ROS stands for Robot Operating System. It is a collection of libraries and utilities that make up a software framework that is a node based publisher-subscriber model. It allows developers to quickly write modular code for a robot that does a specifc task while providing a layer of useful libraries and introspection tools. The publisher-subscriber principal allows for minimal coupling by leaving it up to each node to subscribe and publish data as it wishes to a common bus that is accessible to all other nodes.

The following are a set of notes I have taken while learning how to use ROS, and applying ROS to build an autonomous street robot name Primo.

Official ROS package page.

A package in ROS is the “software organization unit of ROS code”. Think of a package as software project that does one task. It might contain multiple nodes, aka executable ROS processes, and a bunch of configuration information.

For example, say we have a robot with a robotic arm that uses a motor that is connected to an output shaft via some gearing, and also cause we're fancy we have a torque transducers on the output shaft along with an encoder for position information. That is a good amount of stuff for just one arm joint, but this “arm joint stuff” perfect candidate for a package. We can boil it down to set of tasks relating to the joint and cease a package. On top of that we can create the package in such a way that it can be configurable, and applied to more of the similar joints. The package would be responsible for the following:

Sketch of package responsibilities

  • Take in commands to control the joint in different ways
    • Position control to send the joint in a specific place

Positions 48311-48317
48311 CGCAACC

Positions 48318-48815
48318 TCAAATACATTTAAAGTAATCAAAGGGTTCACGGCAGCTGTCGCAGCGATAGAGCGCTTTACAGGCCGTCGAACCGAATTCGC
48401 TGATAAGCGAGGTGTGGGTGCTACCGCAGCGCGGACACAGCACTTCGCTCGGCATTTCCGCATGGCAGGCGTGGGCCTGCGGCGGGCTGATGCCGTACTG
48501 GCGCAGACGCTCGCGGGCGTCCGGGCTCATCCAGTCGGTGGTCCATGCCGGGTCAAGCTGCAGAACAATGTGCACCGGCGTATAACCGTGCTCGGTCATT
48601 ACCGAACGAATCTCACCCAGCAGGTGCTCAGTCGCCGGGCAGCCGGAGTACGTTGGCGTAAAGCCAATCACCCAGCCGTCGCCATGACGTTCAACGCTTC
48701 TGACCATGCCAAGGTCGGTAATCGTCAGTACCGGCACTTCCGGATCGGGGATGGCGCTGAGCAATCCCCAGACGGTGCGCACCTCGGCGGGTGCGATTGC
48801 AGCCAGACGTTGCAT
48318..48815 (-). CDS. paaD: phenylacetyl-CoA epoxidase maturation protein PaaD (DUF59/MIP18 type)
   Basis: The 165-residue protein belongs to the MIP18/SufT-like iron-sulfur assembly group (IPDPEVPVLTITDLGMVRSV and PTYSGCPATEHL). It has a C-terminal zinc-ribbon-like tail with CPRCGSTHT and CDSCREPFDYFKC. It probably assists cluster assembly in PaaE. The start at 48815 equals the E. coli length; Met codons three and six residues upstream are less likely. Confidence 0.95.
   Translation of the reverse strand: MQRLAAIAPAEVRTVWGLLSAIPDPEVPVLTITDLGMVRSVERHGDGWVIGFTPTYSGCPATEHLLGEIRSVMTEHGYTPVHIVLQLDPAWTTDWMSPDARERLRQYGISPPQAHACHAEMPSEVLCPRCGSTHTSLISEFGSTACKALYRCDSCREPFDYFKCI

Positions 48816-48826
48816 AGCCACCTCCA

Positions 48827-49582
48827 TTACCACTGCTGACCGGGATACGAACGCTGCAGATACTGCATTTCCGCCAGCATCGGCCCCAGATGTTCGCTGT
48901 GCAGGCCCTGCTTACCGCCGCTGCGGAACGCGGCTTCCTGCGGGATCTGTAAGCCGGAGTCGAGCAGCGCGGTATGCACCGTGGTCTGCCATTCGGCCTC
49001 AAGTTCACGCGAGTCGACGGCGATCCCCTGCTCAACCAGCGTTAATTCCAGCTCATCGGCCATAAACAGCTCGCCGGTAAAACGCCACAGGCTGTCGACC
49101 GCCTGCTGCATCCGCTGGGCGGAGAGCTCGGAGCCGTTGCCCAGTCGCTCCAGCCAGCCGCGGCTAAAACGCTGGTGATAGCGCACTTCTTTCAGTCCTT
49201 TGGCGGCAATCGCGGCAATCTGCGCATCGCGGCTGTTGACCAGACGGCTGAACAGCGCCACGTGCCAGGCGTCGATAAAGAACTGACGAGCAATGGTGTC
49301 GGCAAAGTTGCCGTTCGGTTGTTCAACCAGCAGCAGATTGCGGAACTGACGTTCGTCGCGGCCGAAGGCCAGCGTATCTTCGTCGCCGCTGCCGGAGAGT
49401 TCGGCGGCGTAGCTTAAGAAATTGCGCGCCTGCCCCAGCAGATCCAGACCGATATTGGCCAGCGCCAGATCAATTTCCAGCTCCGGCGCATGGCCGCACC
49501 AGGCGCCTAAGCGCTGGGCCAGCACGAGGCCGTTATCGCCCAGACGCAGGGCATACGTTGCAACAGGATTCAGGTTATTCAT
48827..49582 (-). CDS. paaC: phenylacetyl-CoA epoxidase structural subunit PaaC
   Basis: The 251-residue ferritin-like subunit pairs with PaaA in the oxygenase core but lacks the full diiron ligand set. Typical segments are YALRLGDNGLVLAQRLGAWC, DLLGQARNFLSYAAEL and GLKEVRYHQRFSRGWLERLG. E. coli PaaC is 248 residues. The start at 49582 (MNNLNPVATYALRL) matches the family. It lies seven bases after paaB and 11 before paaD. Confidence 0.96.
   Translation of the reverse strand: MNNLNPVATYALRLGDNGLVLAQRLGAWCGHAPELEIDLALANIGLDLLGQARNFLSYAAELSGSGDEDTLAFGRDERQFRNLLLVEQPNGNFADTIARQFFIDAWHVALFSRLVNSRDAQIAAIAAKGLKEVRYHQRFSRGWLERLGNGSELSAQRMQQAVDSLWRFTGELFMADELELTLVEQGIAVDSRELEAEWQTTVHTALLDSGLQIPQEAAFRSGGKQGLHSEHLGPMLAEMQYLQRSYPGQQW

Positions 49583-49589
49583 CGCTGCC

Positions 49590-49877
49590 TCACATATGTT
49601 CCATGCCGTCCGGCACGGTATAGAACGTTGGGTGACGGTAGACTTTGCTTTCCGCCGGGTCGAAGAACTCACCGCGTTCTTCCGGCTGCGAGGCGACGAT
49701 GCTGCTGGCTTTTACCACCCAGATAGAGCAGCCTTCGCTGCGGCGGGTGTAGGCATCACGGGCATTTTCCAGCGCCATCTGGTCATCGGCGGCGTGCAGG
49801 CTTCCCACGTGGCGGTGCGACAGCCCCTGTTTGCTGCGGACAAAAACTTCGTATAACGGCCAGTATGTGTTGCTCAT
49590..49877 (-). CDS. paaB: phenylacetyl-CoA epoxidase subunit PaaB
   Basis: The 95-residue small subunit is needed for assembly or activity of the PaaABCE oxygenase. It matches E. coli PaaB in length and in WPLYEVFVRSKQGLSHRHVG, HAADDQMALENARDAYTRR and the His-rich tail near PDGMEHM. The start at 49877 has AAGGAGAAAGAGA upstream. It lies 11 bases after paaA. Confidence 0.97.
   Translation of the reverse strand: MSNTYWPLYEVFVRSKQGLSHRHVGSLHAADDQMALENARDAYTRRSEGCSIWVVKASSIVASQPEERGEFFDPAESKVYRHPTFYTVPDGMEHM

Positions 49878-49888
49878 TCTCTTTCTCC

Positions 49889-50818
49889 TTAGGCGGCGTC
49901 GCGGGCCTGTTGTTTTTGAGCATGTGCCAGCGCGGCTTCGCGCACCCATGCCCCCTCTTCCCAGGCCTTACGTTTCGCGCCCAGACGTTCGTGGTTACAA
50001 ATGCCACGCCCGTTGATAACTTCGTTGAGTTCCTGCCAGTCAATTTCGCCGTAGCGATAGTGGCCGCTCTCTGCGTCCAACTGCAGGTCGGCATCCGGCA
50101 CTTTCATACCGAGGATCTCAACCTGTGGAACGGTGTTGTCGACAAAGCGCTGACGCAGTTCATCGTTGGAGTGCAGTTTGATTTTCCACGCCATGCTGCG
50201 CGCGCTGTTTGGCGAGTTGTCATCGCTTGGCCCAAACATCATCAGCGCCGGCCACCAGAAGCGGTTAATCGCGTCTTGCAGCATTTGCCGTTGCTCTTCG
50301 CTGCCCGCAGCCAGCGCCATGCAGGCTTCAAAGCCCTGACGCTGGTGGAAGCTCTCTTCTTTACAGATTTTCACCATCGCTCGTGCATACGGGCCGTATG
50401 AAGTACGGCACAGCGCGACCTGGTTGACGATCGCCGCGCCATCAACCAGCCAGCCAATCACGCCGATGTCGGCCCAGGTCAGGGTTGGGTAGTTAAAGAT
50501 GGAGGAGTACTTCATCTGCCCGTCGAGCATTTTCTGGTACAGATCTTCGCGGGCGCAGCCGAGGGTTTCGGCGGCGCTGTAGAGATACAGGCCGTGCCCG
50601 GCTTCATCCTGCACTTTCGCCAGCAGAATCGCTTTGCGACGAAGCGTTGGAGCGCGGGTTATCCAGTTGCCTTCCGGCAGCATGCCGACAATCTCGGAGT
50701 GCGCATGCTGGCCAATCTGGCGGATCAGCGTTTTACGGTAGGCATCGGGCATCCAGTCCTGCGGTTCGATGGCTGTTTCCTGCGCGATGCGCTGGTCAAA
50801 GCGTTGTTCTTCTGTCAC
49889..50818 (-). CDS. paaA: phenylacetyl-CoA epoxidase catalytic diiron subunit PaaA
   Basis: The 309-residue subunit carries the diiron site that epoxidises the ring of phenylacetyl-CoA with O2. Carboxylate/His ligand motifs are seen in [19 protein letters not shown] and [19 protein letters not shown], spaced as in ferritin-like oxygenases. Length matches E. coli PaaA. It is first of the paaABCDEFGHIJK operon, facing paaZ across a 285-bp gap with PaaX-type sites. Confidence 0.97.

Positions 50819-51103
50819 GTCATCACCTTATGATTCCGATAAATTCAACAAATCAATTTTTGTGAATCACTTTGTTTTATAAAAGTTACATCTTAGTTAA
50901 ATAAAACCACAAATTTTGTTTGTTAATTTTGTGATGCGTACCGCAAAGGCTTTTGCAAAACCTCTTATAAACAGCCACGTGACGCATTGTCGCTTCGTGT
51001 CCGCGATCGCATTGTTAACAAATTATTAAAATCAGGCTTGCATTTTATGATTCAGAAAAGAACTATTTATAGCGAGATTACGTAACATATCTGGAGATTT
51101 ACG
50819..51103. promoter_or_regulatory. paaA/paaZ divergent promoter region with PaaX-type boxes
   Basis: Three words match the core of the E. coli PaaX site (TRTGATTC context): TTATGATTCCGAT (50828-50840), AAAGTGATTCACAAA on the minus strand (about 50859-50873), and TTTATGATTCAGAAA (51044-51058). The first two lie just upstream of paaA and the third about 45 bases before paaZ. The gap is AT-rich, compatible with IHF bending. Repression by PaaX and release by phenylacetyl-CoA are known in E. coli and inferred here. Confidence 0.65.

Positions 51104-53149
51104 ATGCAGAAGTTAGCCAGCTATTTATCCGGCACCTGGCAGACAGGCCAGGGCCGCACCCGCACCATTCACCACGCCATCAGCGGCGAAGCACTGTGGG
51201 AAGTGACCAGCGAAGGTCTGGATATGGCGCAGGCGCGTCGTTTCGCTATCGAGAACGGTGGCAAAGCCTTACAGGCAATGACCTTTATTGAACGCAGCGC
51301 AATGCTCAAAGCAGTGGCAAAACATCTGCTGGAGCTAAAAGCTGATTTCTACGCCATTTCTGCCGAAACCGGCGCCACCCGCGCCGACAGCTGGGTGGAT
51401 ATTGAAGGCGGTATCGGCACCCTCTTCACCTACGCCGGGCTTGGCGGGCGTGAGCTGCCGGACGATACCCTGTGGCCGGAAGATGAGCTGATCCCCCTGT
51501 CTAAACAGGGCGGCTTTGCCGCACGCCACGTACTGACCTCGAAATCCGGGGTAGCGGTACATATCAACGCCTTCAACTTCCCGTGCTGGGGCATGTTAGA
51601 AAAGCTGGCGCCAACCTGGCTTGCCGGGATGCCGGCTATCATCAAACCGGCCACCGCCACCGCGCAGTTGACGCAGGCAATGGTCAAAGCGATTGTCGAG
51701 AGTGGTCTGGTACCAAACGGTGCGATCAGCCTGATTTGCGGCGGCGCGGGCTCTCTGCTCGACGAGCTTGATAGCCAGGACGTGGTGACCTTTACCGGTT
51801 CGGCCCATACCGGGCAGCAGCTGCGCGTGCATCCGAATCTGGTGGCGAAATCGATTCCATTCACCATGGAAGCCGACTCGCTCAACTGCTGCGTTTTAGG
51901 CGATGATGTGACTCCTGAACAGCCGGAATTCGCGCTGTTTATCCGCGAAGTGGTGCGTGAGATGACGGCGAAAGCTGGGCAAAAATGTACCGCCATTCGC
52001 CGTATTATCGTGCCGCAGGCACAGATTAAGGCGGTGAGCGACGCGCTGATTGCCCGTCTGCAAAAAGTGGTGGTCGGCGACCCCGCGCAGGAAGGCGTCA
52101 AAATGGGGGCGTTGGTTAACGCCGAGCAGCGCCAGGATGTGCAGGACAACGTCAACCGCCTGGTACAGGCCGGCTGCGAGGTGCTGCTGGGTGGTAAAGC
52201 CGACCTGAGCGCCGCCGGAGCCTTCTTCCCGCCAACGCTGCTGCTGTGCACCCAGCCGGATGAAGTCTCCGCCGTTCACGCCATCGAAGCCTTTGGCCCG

• Force control to push against something or grip with a set force
    • Velocity control for a spinning joint such as a screwing task
  • Make sure the joint obeys within its limits of force, torque, velocity and position
  • Hold a set of configuration data such as position of the joint, name, etc
  • Have a driver interface to the motor controller which could be a serial, or CAN connection
  • Monitor any fault conditions and have a mechanism in place for what to do when bad things happen.

With that sketch of responsibilities we can create engineering requirements that fully define the tasks and then go on to either try to find a package that does this already, or make our own. If we decide to make our own we'll build out our package and have nodes that handle each of those tasks that can easily talk to each other etc. Hope that gives you a good idea of what a ROS package is!

Nodes: A node is an executable that uses ROS to communicate with other nodes. Messages: ROS data type used when subscribing or publishing to a topic. Topics: Nodes can publish messages to a topic as well as subscribe to a topic to receive messages. Master: Name service for ROS (i.e. helps nodes find each other) rosout: ROS equivalent of stdout/stderr roscore: Master + rosout + parameter server (parameter server will be introduced later)

Use the rosnode command to get information about currently running nodes.

The following is the simplest structure of a ROS package:


The manifest is a file called package.xml and is a description of the package.

A package in a catkin workspace looks like this:

workspace_folder/        -- WORKSPACE
  src/                   -- SOURCE SPACE
    CMakeLists.txt       -- 'Toplevel' CMake file, provided by catkin
      CMakeLists.txt     -- CMakeLists.txt file for package_1
      package.xml        -- Package manifest for package_1
      CMakeLists.txt     -- CMakeLists.txt file for package_n
      package.xml        -- Package manifest for package_n

Services are another way nodes can communicate with each other. Services allow nodes to send a request and receive a response.